Income and Poverty

This year's poverty numbers are interesting, but next year's matter more

  • Published: Jun 30, 2014
  • Author: Hannah Aldridge
  • Category: Income and Poverty

Tomorrow DWP publish the latest official poverty numbers, but politicians, commentators and voters take note: they will reflect the year 2012/13 – before the main benefit cuts were introduced and more recent economic improvements.

Tomorrow’s data will give us a comprehensive picture of how household income in the UK has changed. Last year’s publication (for 2011/12) showed that for two years in a row household incomes fell in real terms (prices grew faster than income). The drop meant that incomes had fallen back to the level they were a decade earlier. This year all eyes will be on whether incomes have started to increase again.

But whatever the result, politicians should be careful not to credit or blame the government’s austerity programme. The data out tomorrow will be for the year before the really big changes in the economy and policy. It’s not until April 2013 that the main benefit cuts took place (the 1% up-rating, cuts to council tax benefit, the under-occupation penalty and the overall benefit cap). April 2013 is also when the personal tax allowance went up by more than £1,000 and when the economic indicators really started to look promising. By contrast, tomorrow’s data will reflect a year when inflation was at 2.7%, earnings increased by 1.3% and benefits by 5.2%.

What do we expect the data to show?

NPI expects the data to show that median household income did not change in 2012/13. We also expect income at the bottom of the distribution to be unchanged and the poverty rate to remain at 16% (before housing costs). (For further breakdowns and information on how we reached these estimates click here).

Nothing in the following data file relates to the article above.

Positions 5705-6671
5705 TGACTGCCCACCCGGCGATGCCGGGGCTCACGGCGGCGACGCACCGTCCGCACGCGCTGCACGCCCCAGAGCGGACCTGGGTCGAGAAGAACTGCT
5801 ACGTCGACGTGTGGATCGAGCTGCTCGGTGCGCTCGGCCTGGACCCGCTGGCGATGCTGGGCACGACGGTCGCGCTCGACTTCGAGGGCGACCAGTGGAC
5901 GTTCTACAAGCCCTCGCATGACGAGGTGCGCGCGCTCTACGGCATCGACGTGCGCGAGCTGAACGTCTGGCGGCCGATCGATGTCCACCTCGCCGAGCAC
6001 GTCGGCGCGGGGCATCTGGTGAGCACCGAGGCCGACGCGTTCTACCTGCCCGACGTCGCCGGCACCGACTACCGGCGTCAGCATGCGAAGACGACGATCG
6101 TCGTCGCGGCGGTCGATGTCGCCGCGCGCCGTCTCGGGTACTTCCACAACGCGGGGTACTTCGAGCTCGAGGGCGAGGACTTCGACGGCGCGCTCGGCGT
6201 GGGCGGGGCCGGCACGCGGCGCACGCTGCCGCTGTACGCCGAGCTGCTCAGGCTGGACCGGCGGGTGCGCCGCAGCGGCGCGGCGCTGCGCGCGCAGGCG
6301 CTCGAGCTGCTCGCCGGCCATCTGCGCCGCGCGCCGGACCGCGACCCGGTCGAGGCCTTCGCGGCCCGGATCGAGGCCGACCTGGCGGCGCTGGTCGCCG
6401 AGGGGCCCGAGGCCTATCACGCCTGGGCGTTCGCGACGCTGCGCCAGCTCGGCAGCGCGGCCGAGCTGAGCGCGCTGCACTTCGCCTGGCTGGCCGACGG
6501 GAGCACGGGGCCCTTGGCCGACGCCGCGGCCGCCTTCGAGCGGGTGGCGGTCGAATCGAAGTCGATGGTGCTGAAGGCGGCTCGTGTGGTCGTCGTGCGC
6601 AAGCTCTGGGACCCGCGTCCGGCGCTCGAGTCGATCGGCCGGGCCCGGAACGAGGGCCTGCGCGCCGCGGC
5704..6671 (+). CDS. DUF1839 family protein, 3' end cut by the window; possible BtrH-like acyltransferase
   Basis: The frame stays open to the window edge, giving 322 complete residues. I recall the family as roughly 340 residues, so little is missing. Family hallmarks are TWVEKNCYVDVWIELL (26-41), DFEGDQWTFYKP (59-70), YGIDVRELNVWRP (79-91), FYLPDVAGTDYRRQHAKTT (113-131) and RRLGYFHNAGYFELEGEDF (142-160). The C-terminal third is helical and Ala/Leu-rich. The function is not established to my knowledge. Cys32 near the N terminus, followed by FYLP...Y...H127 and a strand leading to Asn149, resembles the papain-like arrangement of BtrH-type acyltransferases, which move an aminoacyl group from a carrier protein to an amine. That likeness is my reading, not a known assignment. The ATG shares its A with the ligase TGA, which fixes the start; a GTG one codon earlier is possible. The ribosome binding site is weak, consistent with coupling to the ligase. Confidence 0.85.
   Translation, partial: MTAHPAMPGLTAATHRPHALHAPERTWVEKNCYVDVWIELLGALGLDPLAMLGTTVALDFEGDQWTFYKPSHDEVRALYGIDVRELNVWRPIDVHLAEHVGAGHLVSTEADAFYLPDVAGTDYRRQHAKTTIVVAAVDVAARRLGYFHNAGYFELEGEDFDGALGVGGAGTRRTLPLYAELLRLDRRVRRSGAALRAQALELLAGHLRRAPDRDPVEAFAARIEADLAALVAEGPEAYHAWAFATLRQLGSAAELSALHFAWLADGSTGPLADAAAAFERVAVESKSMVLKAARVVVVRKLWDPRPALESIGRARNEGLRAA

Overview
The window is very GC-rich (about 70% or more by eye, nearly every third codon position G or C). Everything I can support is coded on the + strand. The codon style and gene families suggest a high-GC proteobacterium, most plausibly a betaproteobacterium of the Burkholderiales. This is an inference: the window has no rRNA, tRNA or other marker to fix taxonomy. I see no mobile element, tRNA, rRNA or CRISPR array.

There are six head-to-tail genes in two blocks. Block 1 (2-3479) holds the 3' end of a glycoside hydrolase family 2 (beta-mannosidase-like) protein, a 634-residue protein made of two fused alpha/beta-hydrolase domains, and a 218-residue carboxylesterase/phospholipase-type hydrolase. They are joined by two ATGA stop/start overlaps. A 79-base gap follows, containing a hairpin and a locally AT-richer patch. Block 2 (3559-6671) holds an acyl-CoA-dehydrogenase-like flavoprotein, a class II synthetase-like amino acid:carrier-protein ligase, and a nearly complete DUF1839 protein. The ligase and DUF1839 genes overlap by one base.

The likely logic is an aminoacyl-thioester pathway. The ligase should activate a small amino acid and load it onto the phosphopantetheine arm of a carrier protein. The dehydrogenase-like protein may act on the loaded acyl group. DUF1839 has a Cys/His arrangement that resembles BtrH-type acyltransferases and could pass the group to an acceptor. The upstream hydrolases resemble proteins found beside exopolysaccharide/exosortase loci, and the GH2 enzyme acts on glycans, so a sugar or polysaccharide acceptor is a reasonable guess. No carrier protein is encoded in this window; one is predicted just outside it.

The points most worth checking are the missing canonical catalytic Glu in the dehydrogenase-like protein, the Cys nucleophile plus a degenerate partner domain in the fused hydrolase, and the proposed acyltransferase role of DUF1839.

We also expect the data to show a continuation in the long-term trend towards in-work poverty. Last year’s publication showed that for the first time there were more people in poverty in a working family than in a workless one (including pensioners). With an increase in out-of-work benefits of 5.2% compared to 1.3% for earnings and an overall increase in the number of working families, we don’t expect the new data to reverse this.

What about 2013/14?

What is much less certain though is if this shift to in-work poverty will continue beyond 2012/13 when the main benefit cuts take place. Given that in 2013/14 the personal tax allowance increased by £1,325 median incomes are likely to start to increase (but not at the same rate at which they fell). Poverty though, will almost certainly increase. The cuts to benefits will have a much greater impact on those at the bottom of the income distribution than those in the middle. Likewise increases in earnings and the tax allowance will have less of an impact on low-earner families. It’s plausible that as incomes in the middle start to increase, those at the bottom will continue to fall.

But we won’t know any of this for sure until next year, after the general election. On polling day we will only know how the first half of the Government’s term affected household income, not the second and these two halves are very different.

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